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Column: Organizing for Obama

BY SHAWN GUDE | MAY 05, 2010 7:30 AM

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Maybe it was because of his background as a community organizer. Or his campaign’s 13-million strong e-mail address list. Or his grandiose rhetoric and hope-filled campaign that at times seemed to border on a broad-based movement.

But last year’s formation of Organizing for America, the Barack Obama campaign-cum-quasi-grass-roots group, wasn’t entirely surprising.

The past year has proven difficult for the group, however.

“The enthusiasm and dedication of the campaign have not carried over to the governing process,” political-science Associate Professor Cary Covington told me via e-mail, noting the difficulty of mobilizing for complex legislation, as opposed to a relatively straightforward political campaign.

Instead, Tea Partiers and others opposed to the recently signed health-care-reform law have dominated headlines and televisions segments. On the whole, Organizing for America hasn’t quite provided the pro-Obama push that acolytes were hoping it would.

“Congressional staff in both parties say [Organizing for America] has mobilized constituent lobbying, but do not say it was a major or powerful force on Capitol Hill in its first year,” stated a recent, 74-page report written by The Nation’s Ari Melber.

Despite my general support for Obama’s policies, however, the group’s ineffectiveness hasn’t left me feeling dour. And I remain unconvinced the inherently ephemeral organization is a good outlet for citizen participation, both young and old.

It would be wrong to dismiss Obama’s ability to attract young people to his campaign. As a Daily Iowan metro reporter who covered the presidential campaign, it was undoubtedly heartening to see people my age taking weekends — or even entire school years — off to work for Obama.

But the long-term prospects of our democracy don’t improve with sporadic spurts of mobilization and citizen participation, followed by years of quiescence.

As I’ve written before, young peoples’ political engagement shouldn’t oscillate, corresponding with the rise of an ebullient politician and falling with a stretch of drab ones.

You see, I’m more concerned with the strength of our democratic system than a single candidate or elected official. And akin to Obama, Organizing for America — while a potential boon for Obama’s policies — is more slick veneer than citizen vivifier.

That’s not good for our democratic system.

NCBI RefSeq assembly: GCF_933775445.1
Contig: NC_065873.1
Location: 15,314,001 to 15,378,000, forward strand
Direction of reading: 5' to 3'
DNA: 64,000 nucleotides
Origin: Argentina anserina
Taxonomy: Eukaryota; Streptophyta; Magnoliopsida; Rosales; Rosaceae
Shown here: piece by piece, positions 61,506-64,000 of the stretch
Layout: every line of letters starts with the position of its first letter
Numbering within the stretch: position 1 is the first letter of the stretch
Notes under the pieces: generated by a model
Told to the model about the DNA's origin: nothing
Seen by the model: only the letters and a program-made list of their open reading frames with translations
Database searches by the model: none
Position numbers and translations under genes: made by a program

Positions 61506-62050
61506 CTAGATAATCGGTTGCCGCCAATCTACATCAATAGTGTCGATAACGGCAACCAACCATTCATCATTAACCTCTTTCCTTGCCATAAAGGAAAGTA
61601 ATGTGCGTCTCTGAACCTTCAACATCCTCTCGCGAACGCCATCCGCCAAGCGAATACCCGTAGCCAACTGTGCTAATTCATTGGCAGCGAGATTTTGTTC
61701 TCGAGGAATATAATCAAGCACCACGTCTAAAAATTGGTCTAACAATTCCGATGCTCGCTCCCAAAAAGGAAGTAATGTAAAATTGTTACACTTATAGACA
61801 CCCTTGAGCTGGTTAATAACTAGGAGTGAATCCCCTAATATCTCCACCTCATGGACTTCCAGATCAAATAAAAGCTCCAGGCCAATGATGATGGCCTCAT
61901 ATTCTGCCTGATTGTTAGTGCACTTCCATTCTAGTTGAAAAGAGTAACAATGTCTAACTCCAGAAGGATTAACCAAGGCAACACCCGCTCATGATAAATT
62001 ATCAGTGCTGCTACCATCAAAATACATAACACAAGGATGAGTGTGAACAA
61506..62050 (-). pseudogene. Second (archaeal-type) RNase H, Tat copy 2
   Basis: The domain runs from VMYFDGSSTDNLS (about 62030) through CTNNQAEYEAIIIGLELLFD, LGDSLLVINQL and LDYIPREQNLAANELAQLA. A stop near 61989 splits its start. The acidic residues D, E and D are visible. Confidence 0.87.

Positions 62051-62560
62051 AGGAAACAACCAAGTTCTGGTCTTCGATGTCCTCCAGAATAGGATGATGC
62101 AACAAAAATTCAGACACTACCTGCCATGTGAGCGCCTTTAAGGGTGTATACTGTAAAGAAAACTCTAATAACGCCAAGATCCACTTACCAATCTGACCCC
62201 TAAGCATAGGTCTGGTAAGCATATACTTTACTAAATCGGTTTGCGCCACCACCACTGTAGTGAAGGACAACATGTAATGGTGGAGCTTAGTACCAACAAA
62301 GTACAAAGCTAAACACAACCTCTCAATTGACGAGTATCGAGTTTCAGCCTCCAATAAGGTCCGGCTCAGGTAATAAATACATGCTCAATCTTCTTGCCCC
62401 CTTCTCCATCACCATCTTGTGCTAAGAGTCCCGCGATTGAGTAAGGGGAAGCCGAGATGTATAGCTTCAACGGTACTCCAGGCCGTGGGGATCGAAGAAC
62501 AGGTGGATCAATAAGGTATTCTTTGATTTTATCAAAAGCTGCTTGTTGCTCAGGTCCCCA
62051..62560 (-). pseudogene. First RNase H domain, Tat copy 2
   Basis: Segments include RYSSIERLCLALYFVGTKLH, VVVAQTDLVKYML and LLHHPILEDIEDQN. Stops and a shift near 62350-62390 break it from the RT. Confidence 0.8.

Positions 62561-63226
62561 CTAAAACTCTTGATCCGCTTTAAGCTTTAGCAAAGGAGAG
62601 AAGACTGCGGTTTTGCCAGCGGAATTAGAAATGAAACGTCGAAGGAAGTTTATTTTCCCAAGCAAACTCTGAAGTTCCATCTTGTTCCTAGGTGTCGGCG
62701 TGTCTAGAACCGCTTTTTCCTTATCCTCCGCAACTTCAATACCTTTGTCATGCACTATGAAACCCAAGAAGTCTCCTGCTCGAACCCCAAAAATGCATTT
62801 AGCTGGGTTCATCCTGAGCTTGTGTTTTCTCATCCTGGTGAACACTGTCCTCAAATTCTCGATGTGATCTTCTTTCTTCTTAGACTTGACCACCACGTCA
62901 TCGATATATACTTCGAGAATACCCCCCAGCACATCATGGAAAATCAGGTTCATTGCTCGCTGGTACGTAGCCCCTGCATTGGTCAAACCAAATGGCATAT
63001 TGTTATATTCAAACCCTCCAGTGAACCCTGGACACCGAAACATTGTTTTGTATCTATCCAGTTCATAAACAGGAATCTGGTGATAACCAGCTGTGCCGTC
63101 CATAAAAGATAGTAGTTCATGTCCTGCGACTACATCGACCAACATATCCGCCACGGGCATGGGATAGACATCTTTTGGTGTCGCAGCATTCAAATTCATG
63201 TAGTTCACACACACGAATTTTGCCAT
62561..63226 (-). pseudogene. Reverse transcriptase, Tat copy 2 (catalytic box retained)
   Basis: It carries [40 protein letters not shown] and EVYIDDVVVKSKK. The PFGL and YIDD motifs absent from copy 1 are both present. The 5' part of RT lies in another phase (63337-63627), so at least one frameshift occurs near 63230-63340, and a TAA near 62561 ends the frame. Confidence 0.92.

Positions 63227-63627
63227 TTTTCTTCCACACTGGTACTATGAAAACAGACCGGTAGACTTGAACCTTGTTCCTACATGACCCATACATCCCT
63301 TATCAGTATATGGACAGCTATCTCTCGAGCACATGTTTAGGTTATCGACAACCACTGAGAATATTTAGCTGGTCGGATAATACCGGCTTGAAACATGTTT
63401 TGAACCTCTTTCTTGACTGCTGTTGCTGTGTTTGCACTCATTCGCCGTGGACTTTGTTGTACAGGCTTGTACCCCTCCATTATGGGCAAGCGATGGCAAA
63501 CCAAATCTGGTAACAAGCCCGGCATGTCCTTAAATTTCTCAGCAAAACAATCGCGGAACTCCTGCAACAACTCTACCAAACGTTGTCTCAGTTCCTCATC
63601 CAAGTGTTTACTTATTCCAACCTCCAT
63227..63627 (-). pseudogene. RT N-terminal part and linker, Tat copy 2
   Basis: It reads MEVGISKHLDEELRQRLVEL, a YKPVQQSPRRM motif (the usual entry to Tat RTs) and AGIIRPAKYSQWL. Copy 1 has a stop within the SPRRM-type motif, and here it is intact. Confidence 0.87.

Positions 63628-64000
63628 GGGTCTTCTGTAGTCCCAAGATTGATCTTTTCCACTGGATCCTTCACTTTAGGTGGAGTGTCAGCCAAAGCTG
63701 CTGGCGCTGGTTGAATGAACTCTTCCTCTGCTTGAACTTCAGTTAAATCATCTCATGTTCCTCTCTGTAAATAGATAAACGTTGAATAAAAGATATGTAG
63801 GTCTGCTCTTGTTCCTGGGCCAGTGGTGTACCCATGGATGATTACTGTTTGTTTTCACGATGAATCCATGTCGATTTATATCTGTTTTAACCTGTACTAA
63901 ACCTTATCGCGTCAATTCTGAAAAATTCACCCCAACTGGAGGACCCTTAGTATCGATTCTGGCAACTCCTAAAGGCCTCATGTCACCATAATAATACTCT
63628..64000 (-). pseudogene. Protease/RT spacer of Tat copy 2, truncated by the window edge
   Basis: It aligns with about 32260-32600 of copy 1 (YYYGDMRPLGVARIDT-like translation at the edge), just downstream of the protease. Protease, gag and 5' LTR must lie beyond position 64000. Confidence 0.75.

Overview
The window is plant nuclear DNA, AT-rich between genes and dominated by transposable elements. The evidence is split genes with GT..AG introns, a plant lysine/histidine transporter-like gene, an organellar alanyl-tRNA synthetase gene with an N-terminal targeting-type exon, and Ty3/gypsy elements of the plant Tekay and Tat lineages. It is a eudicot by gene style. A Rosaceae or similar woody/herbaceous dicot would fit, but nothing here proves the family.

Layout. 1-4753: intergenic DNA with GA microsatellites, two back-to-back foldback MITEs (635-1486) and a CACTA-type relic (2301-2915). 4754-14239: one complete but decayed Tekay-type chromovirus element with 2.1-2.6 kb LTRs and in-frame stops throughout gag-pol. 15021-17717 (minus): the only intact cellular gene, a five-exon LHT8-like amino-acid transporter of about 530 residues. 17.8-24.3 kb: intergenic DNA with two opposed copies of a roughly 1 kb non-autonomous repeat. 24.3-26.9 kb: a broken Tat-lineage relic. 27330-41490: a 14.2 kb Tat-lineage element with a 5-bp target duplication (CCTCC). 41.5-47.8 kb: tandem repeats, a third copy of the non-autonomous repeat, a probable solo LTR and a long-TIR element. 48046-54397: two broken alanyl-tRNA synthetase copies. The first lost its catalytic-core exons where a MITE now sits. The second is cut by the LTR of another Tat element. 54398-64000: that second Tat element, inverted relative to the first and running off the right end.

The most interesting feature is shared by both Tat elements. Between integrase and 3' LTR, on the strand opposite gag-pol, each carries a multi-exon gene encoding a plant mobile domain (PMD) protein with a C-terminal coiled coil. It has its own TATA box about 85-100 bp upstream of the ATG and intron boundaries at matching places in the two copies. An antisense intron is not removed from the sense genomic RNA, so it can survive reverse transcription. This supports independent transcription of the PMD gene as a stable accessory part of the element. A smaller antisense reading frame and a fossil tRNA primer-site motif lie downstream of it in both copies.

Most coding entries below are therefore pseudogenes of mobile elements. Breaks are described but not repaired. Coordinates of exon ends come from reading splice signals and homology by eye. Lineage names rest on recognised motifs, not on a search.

What unites us as a polity is not our political views, which run the gamut from democratic socialism to staunch libertarianism. No, the nation’s political bond stems from our support for the democratic process and its institutions and ideals.

It’s our “constitutional conscience,” as Michael Signer labeled the democratic commitment in his 2009 book, Demagogue: The Fight to Save Democracy From Its Worst Enemies. When strong, it leads to rejecting the self-interested populism of demagogues and, I would add, avoiding puerile commitments to a single politician.

In this sense, Organizing for America is a perversion of the fiercely democratic values that undergird grass-roots organizations. Its explicit goal is to advocate for the policies of the most powerful politician in the country, Barack Obama.

Grass-roots advocacy groups have traditionally — and, I believe, correctly — been conceived as bottom-up citizen coalitions who make their democratic voices head. And with its message of empowering ordinary citizens, Organizing for America ostensibly retains the core ethos of grass-roots organizing.

For example, the group prominently displays this famous quotation from Obama on its website: “I’m asking you to believe. Not just in my ability to bring about real change in Washington … I’m asking you to believe in yours.”

Inspirational, huh?

My problem with it is similar to my underlying objections to Organizing for America: It inextricably links activism to a politician, rather than extolling citizen power that is exogenous to any particular campaign or elected official.

True grass-roots groups place pressure on elected officials. Their calling cards are activism and accountability, not sycophantic devotion.

And that’s where Organizing for America goes wrong.


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